Egyptologists are famed for sifting through the ruins of forgotten places to uncover hidden secrets of a past civilization. Dr. Kathleen Sheppard, associate professor of history and political science at Missouri S&T, took a similar approach in her quest to learn about America’s first university-trained female Egyptologist, Dr. Caroline Ransom Williams. Sheppard spent two years researching, transcribing and editing 240 letters between Ransom Williams and Dr. James Henry Breasted, the first American Egyptologist and founder of the Oriental Institute of the University of Chicago. This collection of correspondence is now published in the first book-length discussion of Ransom Williams’ life and career, My dear Miss Ransom: Letters between Caroline Ransom Williams and James Henry Breasted, 1898 – 1935, edited by Sheppard and published last March. “In the history of archaeology, it was the men who went out into the exotic fields to dig in the dirt and make exciting discoveries; women usually stayed back in the institutions to do the maintenance work of curating the collections and performing administrative duties,” says Sheppard. “Although this work was essential to preserving the early stages of Egyptology, it has largely been ignored. Through the letters in this volume, we see a woman’s life that is unique while at the the same time, similar to the lives of other professional women of that period.”
From U.S. Navy laboratories to battlefields in Afghanistan, researchers are lining up to explore the use of unmanned aerial vehicles to detect unexploded landmines. Missouri S&T civil engineering doctoral student Paul Manley is enlisting a third variable — plant health — to see if drones can be used to more safely locate such weapons of destruction. A UAV equipped with a hyperspectral camera allows for image collection across hundreds of bands that can detect subtle changes in how plants such as corn and sorghum gain or lose water and nutrients, or how they biochemically respond to stress. “As drought increases, so does the relative temperature around that area,” says Manley. “So we can use thermal imaging to see how plants are responding to drought stress. When you add in those hundreds of bands, you can really ‘see’ how the plants are responding.” The research is funded in part through Missouri S&T’s share of a five-year, $20 million National Science Foundation grant to nine institutions across the state that are teaming up to better understand climate variability and its potential agricultural, ecological and social impacts.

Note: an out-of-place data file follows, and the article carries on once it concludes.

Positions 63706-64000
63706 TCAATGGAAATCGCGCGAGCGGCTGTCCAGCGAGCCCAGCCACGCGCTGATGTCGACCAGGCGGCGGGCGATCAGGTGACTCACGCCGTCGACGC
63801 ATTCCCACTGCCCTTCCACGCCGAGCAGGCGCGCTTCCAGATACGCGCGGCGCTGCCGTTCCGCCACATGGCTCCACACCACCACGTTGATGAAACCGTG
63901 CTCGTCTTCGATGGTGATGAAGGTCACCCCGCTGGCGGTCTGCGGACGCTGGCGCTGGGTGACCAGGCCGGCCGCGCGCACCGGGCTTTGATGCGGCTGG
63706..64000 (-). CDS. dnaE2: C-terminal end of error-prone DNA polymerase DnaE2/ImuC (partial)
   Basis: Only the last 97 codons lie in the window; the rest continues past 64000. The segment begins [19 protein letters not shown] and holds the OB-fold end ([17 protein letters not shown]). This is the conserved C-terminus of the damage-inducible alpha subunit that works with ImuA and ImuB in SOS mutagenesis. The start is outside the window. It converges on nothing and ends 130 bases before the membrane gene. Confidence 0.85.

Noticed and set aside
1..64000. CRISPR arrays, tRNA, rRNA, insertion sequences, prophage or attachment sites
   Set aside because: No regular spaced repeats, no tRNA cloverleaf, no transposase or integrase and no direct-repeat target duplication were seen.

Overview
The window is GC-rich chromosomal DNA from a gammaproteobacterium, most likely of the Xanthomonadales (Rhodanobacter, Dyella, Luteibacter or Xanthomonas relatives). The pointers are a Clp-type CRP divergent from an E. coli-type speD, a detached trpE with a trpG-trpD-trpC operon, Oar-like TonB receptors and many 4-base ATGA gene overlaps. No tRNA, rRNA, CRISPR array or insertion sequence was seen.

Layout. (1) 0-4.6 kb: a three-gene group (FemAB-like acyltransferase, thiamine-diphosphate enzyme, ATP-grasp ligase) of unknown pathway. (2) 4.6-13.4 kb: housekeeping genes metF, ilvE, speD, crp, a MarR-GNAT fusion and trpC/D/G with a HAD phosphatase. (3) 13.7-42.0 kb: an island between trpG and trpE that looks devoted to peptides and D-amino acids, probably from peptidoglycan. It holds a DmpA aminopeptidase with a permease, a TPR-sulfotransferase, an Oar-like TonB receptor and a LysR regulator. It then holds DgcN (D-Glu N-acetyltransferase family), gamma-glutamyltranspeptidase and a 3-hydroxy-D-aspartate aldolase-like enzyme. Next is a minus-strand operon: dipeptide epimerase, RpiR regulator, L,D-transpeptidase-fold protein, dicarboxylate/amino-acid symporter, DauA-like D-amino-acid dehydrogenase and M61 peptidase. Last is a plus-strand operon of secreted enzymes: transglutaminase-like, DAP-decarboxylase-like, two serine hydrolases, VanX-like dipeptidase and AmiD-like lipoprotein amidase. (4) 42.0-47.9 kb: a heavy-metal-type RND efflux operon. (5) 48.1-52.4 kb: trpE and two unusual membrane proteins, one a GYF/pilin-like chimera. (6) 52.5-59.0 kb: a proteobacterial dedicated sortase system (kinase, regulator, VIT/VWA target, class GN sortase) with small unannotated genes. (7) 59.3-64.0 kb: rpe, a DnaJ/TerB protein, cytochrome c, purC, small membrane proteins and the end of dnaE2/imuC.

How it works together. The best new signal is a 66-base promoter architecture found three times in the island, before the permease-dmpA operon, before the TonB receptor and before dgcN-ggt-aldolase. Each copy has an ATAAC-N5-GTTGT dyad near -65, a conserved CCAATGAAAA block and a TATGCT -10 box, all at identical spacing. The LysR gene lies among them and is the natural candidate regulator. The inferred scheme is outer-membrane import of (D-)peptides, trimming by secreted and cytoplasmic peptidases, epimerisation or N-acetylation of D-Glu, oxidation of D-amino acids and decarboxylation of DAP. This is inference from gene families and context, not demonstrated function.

Dr. James Bogan believes he’s solved a mystery – the identity of a pivotal African American figure in artist Thomas Hart Benton’s 1936 mural A Social History of the State of Missouri, which adorns the walls of the Missouri House of Representatives Lounge in the Missouri State Capitol. Depicted in the mural is one man, leaning on a tree and listening to a political speech, who was the subject of an important story in Benton’s memoir on the mural’s creation, but who has remained anonymous until now. “In 1992, we released Tom Benton’s Missouri, a documentary about the mural, and the identity of the mystery man defied our research at the time,” says Bogan, Curators’ Distinguished Teaching Professor emeritus of art history and film at Missouri S&T. “When I retired a few years ago, I returned to what amounted to an art historical cold case file on a missing person.” But the case is a mystery no more, Bogan claims. Based on evidence from a newspaper obituary, he believes the man was a well-known St. Louis “vote getter-outer” who, after objecting to Benton’s portrayal of African Americans, was invited by the artist to become a part of the mural.
A promising discovery for advanced cancer therapy reveals that the efficiency of drug delivery in DNA nanostructures depends on their shapes, according to research by Dr. Risheng Wang, assistant professor of chemistry at Missouri S&T. In a study published last March, Wang and her co-authors found that certain “origami” shapes of DNA molecules were more effective at delivering the drug doxorubicin. “For the first time, a time-lapse live cell imaging system was used to observe the absorption and controlled release of the drug doxorubicin (DOX) in live breast cancer cells,” Wang says. “The optimization of the shape and size of self-assembled DNA nanostructures loaded with anti-cancer drugs may allow them to carry a greater quantity of the drugs, rendering them more effective.” The research may be significant as the University of Missouri System and its four universities move forward on a precision medicine initiative.